Dear Mayor Arakawa – One lane bridge on the Haleakala Highway

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Dear Mr. Arakawa,

The Haleakalā highway winds past Pukalani High School and, before starting up the mountain, passes through a one-lane bridge. There are yield signs for approaching traffic in both directions, but I’ve seen several near-head-on-collisions as someone sails onto the bridge without paying any attention to the yield sign, frequently without slowing down at all. This highway sees a lot of traffic between tourists and those of us who live up the mountain; sooner or later there’s going to be a major wreck on that bridge, which may lead to injuries and will most likely close that road for some amount of time.

Are there any plans to make this part of the road more safe? Perhaps add flashing yellow lights to the yield signs, or better yet widen the bridge to provide for two-way traffic?


David Phillips

Dear Mayor Arakawa – Bike Tours on Haleakala

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Dear Mr. Arakawa,

I’ve managed to find very little documentation of any policy addressing the vendors that run bike tours down Haleakala. There was some mention of requiring a 10-minute spacing between groups, and I found one article that indicated Maui Police had declined to enforce any policies concerning these tours.

The vendors running the bike tours have taken advantage of the lack of regulation, and in doing so they are becoming somewhat of a nuisance on the highway:

  • I’ve encountered, more than a few times, up to five groups forming a near-continuous hazard all the way down the mountain. People become frustrated and pass the bikes, and the vans, at dangerous points in the road. I’ve witnessed this many times.
  • I’ve followed company vans driving down the center line, nearly causing head-on accidents with oncoming traffic.
  • I’ve followed company vans pulling trailers without working tails lights or brake lights.
  • I’ve had to avoid bicyclists riding against traffic in the wrong lane, or weaving all over the road while the company staff ignores them.
  • I’ve come around a corner to find a dozen people, off their bikes, standing in the middle of the highway watching a rainbow as the vendor sits in his van and looks on.

It seems to me some common-sense regulation, and enforcement, would be appropriate here. We’re going to see more tourists rather than fewer. More people will be living upcountry. It’s only a matter of time before we have a major incident with injuries. This shouldn’t be too complicated:

  • Vans and trailers must have current vehicle inspections and be in proper working order.
  • Vans and trailers must be clearly marked with company information on the sides and on the rear, including telephone numbers for reporting complaints.
  • Lead riders must wear clothing and helmets that clearly identify them as the company’s guide.
  • All riders must ride between the leading guide and the following van. No stragglers or racers.
  • A maximum of 5 riders per guide. If the group is larger, more guides must be riding spaced throughout the middle of the group.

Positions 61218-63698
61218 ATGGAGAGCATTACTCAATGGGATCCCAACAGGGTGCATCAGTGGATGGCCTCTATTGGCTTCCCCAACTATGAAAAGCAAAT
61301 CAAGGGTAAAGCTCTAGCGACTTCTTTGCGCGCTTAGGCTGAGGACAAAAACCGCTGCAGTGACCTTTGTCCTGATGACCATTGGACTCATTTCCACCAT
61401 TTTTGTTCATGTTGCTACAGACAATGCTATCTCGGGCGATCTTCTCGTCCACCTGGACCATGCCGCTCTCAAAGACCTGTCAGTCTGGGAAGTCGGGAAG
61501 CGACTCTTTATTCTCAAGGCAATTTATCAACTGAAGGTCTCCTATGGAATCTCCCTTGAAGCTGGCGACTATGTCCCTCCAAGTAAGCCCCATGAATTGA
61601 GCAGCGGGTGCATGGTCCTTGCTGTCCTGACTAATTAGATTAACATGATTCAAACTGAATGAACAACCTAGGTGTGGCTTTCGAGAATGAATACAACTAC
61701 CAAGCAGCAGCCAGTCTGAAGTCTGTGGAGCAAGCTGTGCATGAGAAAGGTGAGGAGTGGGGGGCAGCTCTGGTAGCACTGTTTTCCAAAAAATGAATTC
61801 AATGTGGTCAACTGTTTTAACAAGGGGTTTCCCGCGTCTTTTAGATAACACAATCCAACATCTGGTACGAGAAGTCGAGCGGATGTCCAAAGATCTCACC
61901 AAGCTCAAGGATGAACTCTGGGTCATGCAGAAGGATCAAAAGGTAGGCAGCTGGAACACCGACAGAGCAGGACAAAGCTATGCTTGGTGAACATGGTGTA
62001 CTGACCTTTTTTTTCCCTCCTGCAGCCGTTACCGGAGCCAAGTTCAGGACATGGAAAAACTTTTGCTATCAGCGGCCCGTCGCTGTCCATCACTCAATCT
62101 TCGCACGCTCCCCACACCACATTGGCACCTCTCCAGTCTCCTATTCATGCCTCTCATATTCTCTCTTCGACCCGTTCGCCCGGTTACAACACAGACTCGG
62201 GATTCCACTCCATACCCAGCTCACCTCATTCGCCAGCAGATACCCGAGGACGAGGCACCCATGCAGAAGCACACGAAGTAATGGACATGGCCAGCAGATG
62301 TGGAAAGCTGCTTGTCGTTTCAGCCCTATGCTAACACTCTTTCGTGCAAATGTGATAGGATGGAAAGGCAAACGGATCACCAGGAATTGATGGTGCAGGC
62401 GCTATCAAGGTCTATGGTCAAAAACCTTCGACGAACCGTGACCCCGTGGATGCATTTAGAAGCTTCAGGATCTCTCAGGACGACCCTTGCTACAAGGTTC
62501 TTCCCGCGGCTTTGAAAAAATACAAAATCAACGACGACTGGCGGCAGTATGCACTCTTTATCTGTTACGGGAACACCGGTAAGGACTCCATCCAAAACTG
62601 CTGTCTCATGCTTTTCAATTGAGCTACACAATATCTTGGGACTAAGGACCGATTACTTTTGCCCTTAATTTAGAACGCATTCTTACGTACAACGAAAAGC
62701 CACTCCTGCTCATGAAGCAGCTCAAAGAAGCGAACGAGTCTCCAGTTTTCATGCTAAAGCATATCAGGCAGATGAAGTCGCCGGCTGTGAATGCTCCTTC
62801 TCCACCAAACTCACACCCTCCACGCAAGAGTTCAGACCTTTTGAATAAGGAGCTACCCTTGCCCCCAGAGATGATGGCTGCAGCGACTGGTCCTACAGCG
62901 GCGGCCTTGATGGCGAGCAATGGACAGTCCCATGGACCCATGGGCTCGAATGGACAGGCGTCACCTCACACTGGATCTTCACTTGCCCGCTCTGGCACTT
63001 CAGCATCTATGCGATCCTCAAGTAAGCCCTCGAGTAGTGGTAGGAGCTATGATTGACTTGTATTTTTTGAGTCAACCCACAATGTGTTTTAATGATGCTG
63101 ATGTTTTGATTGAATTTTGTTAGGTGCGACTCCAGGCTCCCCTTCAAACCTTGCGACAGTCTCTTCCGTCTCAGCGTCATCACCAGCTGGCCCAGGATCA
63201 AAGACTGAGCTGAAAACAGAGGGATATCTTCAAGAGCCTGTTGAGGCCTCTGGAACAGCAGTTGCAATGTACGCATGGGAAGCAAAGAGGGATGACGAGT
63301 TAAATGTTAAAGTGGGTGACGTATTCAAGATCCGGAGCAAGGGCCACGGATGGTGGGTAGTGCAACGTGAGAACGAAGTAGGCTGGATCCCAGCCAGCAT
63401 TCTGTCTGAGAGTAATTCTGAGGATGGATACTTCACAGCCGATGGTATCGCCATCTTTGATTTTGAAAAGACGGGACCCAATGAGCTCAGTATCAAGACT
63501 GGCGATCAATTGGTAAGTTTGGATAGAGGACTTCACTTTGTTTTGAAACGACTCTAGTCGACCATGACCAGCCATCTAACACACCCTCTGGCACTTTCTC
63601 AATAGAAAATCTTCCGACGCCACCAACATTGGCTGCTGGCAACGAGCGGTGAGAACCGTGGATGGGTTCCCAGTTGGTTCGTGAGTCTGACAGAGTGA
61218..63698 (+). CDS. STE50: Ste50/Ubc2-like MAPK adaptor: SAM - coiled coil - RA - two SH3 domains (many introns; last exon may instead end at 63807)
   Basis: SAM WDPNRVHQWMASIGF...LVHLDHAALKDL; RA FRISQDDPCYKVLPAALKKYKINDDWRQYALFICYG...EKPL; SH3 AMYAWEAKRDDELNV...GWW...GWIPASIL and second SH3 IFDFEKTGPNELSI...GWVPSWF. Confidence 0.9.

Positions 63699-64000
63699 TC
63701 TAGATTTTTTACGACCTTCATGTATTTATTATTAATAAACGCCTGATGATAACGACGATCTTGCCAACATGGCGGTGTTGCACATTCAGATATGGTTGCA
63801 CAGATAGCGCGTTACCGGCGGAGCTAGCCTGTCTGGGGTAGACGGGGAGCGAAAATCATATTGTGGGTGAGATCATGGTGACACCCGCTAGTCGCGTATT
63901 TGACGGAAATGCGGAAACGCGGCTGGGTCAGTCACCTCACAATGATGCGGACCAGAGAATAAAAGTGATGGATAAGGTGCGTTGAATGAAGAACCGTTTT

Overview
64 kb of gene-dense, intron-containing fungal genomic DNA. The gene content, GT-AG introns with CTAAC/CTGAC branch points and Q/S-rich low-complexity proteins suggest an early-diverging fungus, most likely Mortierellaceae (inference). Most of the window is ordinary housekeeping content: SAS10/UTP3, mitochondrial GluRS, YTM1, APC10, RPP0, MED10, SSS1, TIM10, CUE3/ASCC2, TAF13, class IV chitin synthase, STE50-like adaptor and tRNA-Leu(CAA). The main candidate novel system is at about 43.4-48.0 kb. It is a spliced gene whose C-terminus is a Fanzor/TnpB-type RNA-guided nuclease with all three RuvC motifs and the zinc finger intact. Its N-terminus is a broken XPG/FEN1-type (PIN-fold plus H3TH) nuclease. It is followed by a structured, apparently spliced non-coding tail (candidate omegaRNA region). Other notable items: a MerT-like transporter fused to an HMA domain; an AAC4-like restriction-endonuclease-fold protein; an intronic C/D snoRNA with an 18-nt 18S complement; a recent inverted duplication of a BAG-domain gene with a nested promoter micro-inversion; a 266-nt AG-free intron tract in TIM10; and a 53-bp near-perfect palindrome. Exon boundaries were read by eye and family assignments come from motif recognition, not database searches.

• Tours must allow 15 minutes between departures from the top of the route. 10 minutes is not sufficient, as the groups stack up lower on the mountain. Maui Police should occasionally audit this behavior.
  • There should be a central hotline for reporting incidents, or perhaps a website where people can provide photos of the vendor being reported. Maui Police should review both of these.
  • There should be real penalties for violating regulations – fines, suspension or revocation of tour operator’s license.

I don’t think any of these suggestions would be unreasonable to responsible tour vendors, and it would certainly make things safer for the people on bikes, and less frustrating for those of us who drive that highway every day.

Of course, an alternative solution would be to restrict all such tours to a single company to control the usage, similar to what they did on the Big Island in Kealakekua Bay. This would put other tour companies out of business, but would also provide a more consistent, safer experience for those who take those tours. If the current abuse continues, and traffic increases, I could see us getting to that point.


David Phillips


Me and Akeakamai

I was diagnosed with prostate cancer last year. I’ve taken the necessary steps, gone through the necessary treatments, and AFAIK, until told otherwise I will consider it taken care of.

All the same, I spend a bit more time these days pondering goals. Where do I want to be in ten years? What would my perfect life be like?

More interesting questions, to me, flow along other lines: what impact can I have on my world, socially and in my community? And what do I want that community to be?

Over time the path along most of them has been defined by a single concept:

Grace. In all it’s forms. Movement, relationships, work, society.


So, I was “summonsed” (yes, Virginia, that is a word) to jury duty this week. I went in naively expecting drama and tension, and what I got was quite different. For a large part, the selection process is, well, pretty boring (I can’t speak to actually sitting through a trial because that didn’t happen). But the chairs in the juror’s room are amazingly comfortable, and the wifi is actually pretty good. The coffee, on the other hand, was even worse than the staff warned. But the atmosphere was chill, they worked hard to keep us all informed, and while there was a lot of waiting around, it felt, overall, purposeful.
That was the juror’s room. Then I was called two different times, in a group, to go up to a court and participate in the selection process.